01-02 JUILLET 2014 NEWS: Lolland - Smallin Cave - Gobi - Assos - Lake George - Milas
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DANEMARK – Lolland - A runic inscription on an amulet found on the Danish island of Lolland confirms what we’ve all been waiting to know: those thousands of small hammer-shaped metal objects that matched the description of the legendary weapon from the Norse myths were in fact hammers. What tipped the specialists off was an inscription on one of the hammers that read “Hmar x is”, which rather straightforwardly translates as “This is a hammer”. This unknown craftsman – who was inexplicably literate – has done archaeologists a favour with his concise inscription and put the debate to rest. In Nordic mythology, Thor used his hammer to protect Asgard, the home of the Gods. It was said that the hammer was powerful enough to level mountains. Vikings commonly wore a small replica around their necks as a protective charm. “It was the amulet’s protective power that counted, and often we see torshammere and Christian crosses appearing together, providing double protection,” Peter Pentz, an archaeologist at the National Museum of Denmark, told Past Horizons.
USA – Smallin Cave - Smallin Cave was the site of a recent three-week “field school in archaeology” class taught by Jack Ray, research archaeologist for the Center for Archaeological Research at Missouri State University. The excavation is the largest controlled dig ever controlled dig ever done at the cave. “Based on what we found, the artifacts date from about 7,000 years old to as young as about 700 years old,” Ray said. “This says that Smallin Cave was occupied intermittently over a period from at least 7,500 to 8,000 years ago off and on.” Many of the artifacts found are from the middle woodland period — about 2,000 years ago — which would indicate the most intensively occupied time, he said.However, cave owner Kevin Bright found a spear point in a stream bed that pushed the date back to about 8,200 years.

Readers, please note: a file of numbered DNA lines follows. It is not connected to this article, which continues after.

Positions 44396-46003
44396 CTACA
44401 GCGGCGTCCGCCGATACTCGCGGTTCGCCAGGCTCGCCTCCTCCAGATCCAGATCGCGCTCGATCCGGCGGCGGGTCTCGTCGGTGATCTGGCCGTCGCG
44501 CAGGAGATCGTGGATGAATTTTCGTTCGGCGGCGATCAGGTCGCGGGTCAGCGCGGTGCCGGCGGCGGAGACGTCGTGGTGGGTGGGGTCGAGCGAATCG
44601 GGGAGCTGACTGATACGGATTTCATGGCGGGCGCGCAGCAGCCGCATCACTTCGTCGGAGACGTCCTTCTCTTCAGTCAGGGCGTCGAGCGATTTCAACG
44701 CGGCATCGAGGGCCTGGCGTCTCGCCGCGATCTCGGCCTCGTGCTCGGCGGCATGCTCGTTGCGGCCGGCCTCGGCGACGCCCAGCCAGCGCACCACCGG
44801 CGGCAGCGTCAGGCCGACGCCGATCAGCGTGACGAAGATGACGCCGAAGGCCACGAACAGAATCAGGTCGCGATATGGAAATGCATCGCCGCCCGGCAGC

MONGOLIE – Gobi - Archaeologists from the University of Wrocław will conduct excavations in the Gobi Desert in Mongolia. The expedition is a part of the research project whose aim is to compare the adaptation of prehistoric societies to life in the desert. Prof. Józef Szykulski from the Institute of Archaeology of the University of Wrocław emphasised in an interview with PAP that work on the preparation for the research project is already well underway. "It has to be a global undertaking. In addition to the Gobi Desert, where our institution will begin research for the first time, we will also work on materials obtained from the southern Sahara (Sudan) and the Atacama and Nazca Desert in Peru" - said Prof. Szykulski. Wroclaw archaeologists have been conducting research in Peru and Sudan for many years. In the case of Sudan, the main organizer of the research is the Archaeological Museum in Gdańsk. The aim of the interdisciplinary research project (planned for four years) is a comparison of the adaptation of prehistoric societies to life in the desert. "It's even more interesting that all these deserts have different climatic conditions. We want to determine how in the prehistoric period, the time of hunter-gatherers and the first agricultural communities, these communities adapted to the desert conditions" - said the scientist.